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8

Because the supply of land is essentially fixed, land rents depend on what tenants are prepared to pay, That doesn't make any sense. If more people want to live in a particular place, rents will increase. And if rents increase, then obviously tenants are prepared to pay more. If they aren't willing to pay increased rents, then they don't really ...


3

Existence of rent has nothing to do with whether market is competitive or not. First there are different definitions of rent. As explained in the Palgrave dictionary of economics (Alchian 2017): Rent’ is the payment for use of a resource, whether it be land, labour, equipment, ideas, or even money. The term is often restricted to payment for use of land or ...


3

There's the theory, and there's the reality. Let's say there's an across-the-board rent tax of \$100 per property. The theory is that if landlords could just arbitrarily increase rent by \$100, they would've done it already. They haven't, therefore they can't. The reality is that if every landlord in the city increases rent by \$100 at the same time and ...


3

The true answer is of course it depends. What it depends on is how you define sustainability. In a natural resources context, with weak sustainability, soil quality is a capital asset, just as a fish stock, a forest or an oil field. Given that we have manure and fertilizer I would argue that it is a renewable resource (until we run out of phosphate perhaps ...


3

The video has a transcript with the references. The \$0.25B figure is obtained from here (after adjusting for inflation). Unfortunately, the author does not provide a source for the \$1.2B figure. However, there are estimates of the value of land elsewhere. For example, here. Their estimates on a map: These estimates consider the value of land only, ...


2

It is important to distinguish between a) the total stock of building land, much of which may be already built upon, and b) that (usually small) part of the stock on which new building takes place in a particular period. A simple way to include building land within an aggregate production function for a period would be to focus on (b) as an input which, in ...


2

Land would fit into production functions or many economic models the same/similar way as other factors of production. An example of general Cobb-Douglas function with land would be: $$Y(K,L,T) = A K^{\alpha}L^{\beta}T^{1-\alpha-\beta}$$ Where $K$ is capital, $L$ labor, and $T$ land. Into most economic models land can be integrated rather easily as the ...


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Because of population growth, savings, and technological innovation the stock of capital and augmented labor are growing over time. These forces raise the marginal product of land. Unlike capital, the supply of land is fixed. This means that the supply of land can't increase in response to the rising marginal product. Investors have to be indifferent between ...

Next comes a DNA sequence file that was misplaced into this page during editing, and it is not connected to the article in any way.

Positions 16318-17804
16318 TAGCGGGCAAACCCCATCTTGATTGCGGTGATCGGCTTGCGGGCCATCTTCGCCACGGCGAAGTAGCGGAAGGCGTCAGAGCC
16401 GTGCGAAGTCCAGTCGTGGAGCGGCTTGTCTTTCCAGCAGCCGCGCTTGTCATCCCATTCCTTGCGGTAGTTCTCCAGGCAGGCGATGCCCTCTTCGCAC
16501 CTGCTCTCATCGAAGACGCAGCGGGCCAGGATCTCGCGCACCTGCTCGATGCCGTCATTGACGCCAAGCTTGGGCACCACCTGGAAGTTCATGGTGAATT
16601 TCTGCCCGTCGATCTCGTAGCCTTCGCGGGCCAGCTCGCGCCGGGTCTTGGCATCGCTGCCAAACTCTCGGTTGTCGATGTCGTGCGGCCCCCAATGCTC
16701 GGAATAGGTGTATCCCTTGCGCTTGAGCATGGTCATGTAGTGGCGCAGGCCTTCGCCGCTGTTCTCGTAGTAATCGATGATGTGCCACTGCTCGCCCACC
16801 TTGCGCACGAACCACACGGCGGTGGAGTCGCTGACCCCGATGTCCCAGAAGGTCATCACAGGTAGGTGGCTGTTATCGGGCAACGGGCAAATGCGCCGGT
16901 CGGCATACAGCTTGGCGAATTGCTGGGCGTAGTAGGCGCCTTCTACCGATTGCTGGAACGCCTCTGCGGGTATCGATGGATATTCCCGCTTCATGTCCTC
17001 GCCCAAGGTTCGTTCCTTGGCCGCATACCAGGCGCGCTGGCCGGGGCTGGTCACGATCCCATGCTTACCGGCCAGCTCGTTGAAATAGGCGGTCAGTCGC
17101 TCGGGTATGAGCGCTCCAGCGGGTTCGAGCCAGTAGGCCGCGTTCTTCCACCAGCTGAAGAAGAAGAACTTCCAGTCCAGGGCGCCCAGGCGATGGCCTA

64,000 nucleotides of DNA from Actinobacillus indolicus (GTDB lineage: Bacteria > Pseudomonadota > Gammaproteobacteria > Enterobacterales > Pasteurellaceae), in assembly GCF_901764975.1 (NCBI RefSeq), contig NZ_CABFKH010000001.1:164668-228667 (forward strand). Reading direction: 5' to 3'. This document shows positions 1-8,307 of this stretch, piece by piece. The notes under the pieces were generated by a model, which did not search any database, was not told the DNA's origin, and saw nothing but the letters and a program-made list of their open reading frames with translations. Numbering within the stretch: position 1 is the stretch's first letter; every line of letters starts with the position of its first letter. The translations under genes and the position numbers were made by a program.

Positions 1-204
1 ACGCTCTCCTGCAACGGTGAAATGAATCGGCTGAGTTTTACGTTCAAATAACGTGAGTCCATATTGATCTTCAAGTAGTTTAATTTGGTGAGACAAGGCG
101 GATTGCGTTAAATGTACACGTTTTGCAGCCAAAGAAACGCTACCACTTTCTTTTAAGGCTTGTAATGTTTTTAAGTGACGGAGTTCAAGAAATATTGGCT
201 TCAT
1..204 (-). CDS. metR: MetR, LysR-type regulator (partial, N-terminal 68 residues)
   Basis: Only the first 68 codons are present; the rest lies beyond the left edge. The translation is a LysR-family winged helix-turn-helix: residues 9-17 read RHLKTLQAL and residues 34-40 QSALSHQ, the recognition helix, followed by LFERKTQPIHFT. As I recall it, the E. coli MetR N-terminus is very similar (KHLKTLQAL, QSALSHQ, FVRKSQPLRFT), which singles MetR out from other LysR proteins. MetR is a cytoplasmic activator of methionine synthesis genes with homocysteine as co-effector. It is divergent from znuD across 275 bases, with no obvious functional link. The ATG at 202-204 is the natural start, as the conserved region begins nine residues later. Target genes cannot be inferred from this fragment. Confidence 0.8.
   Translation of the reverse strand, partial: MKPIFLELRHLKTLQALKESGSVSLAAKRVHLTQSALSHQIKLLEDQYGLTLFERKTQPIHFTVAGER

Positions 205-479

2

We could argue about some of your assumptions, but that would lead to unnecessary opinion-based discussion. In a (perfectly) competitive market everyone is a price taker. This is not the case here. Therefore, it is not a perfectly competitive market. However, before this is taken as a reason to radically restructure society and property rights, you should ...


1

While it’s true that firms can pay other firms for land or capital (and in fact firms can pay another firms for entrepreneurship - you can hire consulting firms, and there are also firms that ‘borrow’ workers to other firms). All firms are in the end owned by some household. Even if legally you can have both physical and legal persons (i.e. limited company ...


1

In practical terms the leaseholder will need a certain degree of certainty over her future rent payments on the lease to be able to make the investment. That’s why leaseholds often have long durations (in Germany typically 99 years). At the end of the lease the buildings become property of the freeholder. Depending on the jurisdiction the freeholder may have ...


1

The correct answer is that it does not. It goes to zero as tax rate increases to infinity. The reason for that is that the rent derived from land (assuming away any necessary land maintenance) can be thought of as a windfall gain. As a result all incidence of burden from such tax must fall on the holder of the land. Already If the tax is equal or above 100% ...


1

Supply response causes a change in prices, the incidence which is shared between the producer and the consumer. As land is defined as everything not supplied by human effort, thus perfectly inelastic, there is no supply response so the incidence of a LVT falls only on the landowner. In practice the value of land is the difference in productivity/average ...


1

Though these are only educated guesses (contract law is not my forte) I'd suppose that there might be a few reasons why this is: It's best able to handle the competing interests of the parties involved. Historically, the US Federal Government was more willing to grant public lands to railroads (particularly in the little-settled west). However, due to ...


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